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inRoads Research: Opportunity Awaits in Offshore Wind

Virginia’s offshore wind energy resource was hailed as a “sleeping giant” at last year’s Sea to Land Conference and Exhibition. This year the conference declared, “the giant is now awake.” Dominion Energy collaborated with Orsted, a Denmark-based power company, planning to erect two 600-foot-tall wind turbines by the end of 2020 and recently announced plans to eventually build a 220-turbine wind farm by 2026. These two 6-megawatt turbines are just the beginning for Dominion Energy’s plans to build the country's largest offshore wind farm off Virginia’s coast that could generate enough electricity to power 650,000 homes

"We are extremely pleased to hear of Dominion Energy's plans to aggressively pursue offshore wind energy and build off the coast of Virginia Beach. Once completed, this wind farm will be the largest of its kind in the United States and will make Virginia and the Hampton Roads region leaders in the renewable energy industry along the East Coast. The announcement could lead to thousands of new jobs for the local economy through the development of a supply chain. Dominion Energy is a valued investor in the Alliance and we are committed to supporting them in this new initiative."
-Doug Smith, President & CEO, Hampton Roads Economic Development Alliance

There are several clear benefits of this initial phase that will inform the larger commercial wind project. The two planned turbines are the first to be installed in U.S. Federal waters. The Bureau of Ocean Energy Management (BOEM) is responsible for determining where offshore wind farms are permitted and is the federal agency that sells leases to qualified bidders. Receiving approval to build in federal waters is a key milestone that made way for future development. This phase will provide invaluable experience in design, installation and operations.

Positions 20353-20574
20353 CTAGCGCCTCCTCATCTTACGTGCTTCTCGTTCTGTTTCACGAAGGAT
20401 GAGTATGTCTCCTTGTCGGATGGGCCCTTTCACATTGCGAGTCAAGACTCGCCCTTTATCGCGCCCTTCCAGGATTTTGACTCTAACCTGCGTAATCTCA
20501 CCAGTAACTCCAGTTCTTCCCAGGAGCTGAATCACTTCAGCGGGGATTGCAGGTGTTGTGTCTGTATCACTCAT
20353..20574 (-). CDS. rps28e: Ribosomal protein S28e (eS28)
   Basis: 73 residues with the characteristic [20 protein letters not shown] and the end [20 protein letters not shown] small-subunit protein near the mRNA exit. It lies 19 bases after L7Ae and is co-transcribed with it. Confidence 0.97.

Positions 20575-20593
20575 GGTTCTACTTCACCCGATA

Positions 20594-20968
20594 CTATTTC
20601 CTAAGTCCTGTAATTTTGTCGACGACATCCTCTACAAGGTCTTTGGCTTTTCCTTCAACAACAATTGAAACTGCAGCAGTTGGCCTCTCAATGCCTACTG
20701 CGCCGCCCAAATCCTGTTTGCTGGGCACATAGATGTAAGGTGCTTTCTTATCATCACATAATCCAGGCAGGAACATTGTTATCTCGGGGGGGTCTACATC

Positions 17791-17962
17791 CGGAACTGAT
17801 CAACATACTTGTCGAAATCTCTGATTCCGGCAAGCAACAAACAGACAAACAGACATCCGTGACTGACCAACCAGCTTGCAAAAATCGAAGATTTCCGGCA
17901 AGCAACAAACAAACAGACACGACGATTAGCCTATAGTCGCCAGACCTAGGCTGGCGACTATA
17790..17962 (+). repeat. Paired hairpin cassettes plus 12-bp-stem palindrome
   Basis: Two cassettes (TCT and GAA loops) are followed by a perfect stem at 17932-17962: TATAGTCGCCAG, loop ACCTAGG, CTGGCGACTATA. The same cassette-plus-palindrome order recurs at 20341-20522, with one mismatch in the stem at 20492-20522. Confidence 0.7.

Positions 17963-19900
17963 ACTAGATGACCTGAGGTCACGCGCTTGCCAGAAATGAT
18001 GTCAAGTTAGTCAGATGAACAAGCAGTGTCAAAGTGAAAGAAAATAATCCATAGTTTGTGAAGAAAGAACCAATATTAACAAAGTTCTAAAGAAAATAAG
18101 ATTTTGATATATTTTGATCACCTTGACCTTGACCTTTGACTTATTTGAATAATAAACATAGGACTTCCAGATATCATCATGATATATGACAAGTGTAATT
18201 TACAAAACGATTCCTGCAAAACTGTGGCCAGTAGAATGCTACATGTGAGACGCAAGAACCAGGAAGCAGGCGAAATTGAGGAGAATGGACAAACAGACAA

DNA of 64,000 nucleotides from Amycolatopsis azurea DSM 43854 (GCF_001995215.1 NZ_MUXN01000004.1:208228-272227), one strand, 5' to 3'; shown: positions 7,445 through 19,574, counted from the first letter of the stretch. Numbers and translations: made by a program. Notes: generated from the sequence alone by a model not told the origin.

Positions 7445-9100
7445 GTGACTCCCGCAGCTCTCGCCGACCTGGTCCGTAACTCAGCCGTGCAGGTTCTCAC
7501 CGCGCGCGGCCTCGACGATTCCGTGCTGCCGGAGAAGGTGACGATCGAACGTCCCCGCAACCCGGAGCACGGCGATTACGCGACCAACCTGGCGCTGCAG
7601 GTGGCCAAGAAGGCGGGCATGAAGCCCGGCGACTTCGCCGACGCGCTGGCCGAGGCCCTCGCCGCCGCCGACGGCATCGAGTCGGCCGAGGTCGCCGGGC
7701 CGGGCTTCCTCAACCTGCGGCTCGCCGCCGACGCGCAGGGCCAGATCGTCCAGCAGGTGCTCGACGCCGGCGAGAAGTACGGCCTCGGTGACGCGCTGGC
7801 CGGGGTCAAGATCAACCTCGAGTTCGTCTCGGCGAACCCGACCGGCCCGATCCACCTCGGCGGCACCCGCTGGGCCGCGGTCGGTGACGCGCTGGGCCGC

The near-term goal for Hampton Roads is to prepare for future capacity. Preparation largely includes workforce development which will support a mature offshore wind supply chain. Four areas of focus for Hampton Roads’ workforce development are (1) making available[PAC1]  At-Sea Training which is certified by the Global Wind Organization and is required for all persons stepping on a turbine (not currently available to the U.S.), (2) providing Wind Technician and Turbine Construction training at the community college level as a 2-year degree or stand-alone certificate, (3) bolstering applicable existing degree programs in engineering and business, and (4) developing a post-bachelor degree certificate program in wind farm site assessment.

Offshore wind supply chain development for Hampton Roads means economic diversification. Foundation fabrication would diversify Virginia’s Shipbuilding and Repairing industry. Demand for skilled workers in management, professional, and technical occupations will drive diversification of the industry’s employment base.  Offshore wind for the region simply takes advantage of resources that are already in place. The Port of Virginia is already well suited to fabricate, assemble, and ship infrastructure projects in the northeast, and the region’s shipyard supply chains are already well-suited to offshore substation manufacturing.

On September 17, Governor Northam signed an executive order setting Virginia on a path to generate 100 percent of its electricity from renewable energy sources by 2050. At a state level, offshore wind’s potential for job creation is as many as 37,000 jobs under an 8-gigawatt East Coast buildout scenario. As the governor’s directive relate to Virginia’s alignment and realization of offshore wind energy production, the focus is on Hampton Roads, where the center of the state’s major industry advantages lay.

Many of the major advantages of Hampton Roads for the realization of offshore wind include:

  • Mid-Atlantic location
  • Largest U.S. shipbuilding cluster and maritime workforce
  • Existing infrastructure for upright assembly of major OSW components
  • Existing heavy lift capacity
  • Absence of overhead obstacles to transport upright components
  • Ongoing channel improvements to reduce port congestion
  • Abundant waterfront land/infrastructure with existing capacity
  • Unique research leases for technology and innovation demonstration
  • Robust regional technology and research capacity
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